Appellant concedes that this court has held that the issue of materiality is one that is to be decided by the court, U. S. v. Beer, 518 F.2d 168 (5th Cir. 1975), but urges us to abandon this position and adopt the rule set out in Gonzales v. U. S., 286 F.2d 118 (10th Cir. 1960). This we decline to do. The trial court properly included its finding on materiality in its instructions to the jury. See U. S. v. Damato, 554 F.2d 1371 (5th Cir. 1977).
Having considered the arguments raised by appellant, we conclude that there was no reversible error. The judgment of the District Court is affirmed.
District Judge of the Northern District of Alabama, sitting by designation
The third source of the Government's proof in this case came from the employees themselves. The employees in many cases are the best evidence and the worst evidence. They are the best evidence because they are the ones who were there. The patients just kind of went in and out and they thought they saw what was being given to them. They thought they knew if they got an x-ray or laboratory examination but the employees were the ones who really knew. They were the ones who knew what was happening, not only to the patients but to the medicare claims being submitted to the Government. They are the worst witnesses because whatever else you say about these people, no matter how honestly they testified to you from the stand, at the time this was going on they either participated in it or they saw it going on and did nothing to stop it. Each of these people was there during the time we are talking about (T 531)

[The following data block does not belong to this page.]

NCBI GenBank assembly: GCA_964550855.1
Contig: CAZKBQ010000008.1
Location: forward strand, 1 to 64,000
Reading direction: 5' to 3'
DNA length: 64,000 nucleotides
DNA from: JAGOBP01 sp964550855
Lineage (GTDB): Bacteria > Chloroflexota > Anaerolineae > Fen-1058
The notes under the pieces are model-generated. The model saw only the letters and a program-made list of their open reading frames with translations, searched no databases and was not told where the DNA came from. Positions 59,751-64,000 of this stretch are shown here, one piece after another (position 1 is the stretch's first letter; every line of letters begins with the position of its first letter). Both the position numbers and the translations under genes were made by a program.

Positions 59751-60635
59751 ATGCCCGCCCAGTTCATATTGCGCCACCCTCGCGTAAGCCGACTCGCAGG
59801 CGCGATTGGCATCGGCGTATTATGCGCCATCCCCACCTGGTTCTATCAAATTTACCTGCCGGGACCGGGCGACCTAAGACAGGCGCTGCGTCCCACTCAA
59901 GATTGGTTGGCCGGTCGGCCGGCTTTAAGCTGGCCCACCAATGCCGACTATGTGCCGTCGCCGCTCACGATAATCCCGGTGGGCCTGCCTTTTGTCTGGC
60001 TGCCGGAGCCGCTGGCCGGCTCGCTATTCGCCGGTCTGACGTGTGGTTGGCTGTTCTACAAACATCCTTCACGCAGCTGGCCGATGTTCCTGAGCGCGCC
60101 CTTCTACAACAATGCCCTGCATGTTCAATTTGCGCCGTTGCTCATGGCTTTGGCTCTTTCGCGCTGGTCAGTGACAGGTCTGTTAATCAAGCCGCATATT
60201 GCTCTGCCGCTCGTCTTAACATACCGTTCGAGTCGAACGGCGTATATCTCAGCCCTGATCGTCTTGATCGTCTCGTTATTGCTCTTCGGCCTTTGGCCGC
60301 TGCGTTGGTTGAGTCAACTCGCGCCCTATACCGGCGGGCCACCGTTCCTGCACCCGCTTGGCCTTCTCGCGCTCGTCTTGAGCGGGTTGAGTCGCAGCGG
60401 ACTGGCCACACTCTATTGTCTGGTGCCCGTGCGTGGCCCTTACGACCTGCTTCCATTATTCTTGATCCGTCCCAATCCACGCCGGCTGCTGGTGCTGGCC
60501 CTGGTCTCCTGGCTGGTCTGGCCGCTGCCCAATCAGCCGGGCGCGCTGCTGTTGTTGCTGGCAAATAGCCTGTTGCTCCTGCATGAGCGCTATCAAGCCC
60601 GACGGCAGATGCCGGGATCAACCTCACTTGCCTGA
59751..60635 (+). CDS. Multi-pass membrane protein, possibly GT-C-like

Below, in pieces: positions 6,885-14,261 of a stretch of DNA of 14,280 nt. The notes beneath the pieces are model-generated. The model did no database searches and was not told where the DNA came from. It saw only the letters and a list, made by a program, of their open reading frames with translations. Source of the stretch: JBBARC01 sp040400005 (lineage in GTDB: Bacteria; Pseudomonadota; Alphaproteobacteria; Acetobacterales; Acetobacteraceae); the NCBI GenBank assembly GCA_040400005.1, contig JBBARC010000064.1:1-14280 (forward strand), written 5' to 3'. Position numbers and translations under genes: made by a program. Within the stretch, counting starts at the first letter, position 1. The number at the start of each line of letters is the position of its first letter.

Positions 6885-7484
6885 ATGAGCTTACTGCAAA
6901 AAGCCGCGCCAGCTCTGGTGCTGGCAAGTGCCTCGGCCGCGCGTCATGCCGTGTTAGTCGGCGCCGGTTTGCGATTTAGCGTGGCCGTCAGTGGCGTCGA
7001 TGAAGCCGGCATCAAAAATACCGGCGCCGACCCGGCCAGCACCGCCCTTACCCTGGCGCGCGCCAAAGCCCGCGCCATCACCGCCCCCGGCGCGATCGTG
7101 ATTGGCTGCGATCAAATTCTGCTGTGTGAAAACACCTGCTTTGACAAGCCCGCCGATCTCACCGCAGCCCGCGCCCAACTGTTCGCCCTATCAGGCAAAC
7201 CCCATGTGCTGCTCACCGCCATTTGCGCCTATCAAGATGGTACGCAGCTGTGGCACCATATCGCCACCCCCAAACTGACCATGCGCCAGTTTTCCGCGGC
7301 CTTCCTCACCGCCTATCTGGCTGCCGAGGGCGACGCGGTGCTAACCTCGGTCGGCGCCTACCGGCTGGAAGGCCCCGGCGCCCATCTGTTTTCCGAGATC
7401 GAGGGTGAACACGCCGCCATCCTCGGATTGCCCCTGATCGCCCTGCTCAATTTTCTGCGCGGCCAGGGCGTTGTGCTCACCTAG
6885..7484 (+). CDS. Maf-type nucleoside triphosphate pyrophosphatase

"Indeed the defendant is presumed by the law to be innocent and that presumption remains with him throughout the trial, unless and until he is found guilty of the crimes charged beyond a reasonable doubt
The law does not require the defendant to prove his innocence or to present any evidence at all. The Government has the burden of proving him guilty beyond a reasonable doubt and if they fail to do so, you must acquit him.
Thus, while the Government's burden of proof is a strict or heavy burden, it is not necessary that the defendant's guilt be proved beyond all possible doubt.
It is only required that the Government's proof exclude any reasonable doubt concerning the defendant's guilt.
A reasonable doubt is a real doubt, based upon reason and common sense after careful and impartial consideration of all the evidence in the case.
Proof beyond a reasonable doubt is proof such that you would be willing to rely and act upon it without hesitation in the most important of your own affairs.
If you are convinced that the accused has been proved guilty beyond a reasonable doubt, say so. If you are not convinced, say so."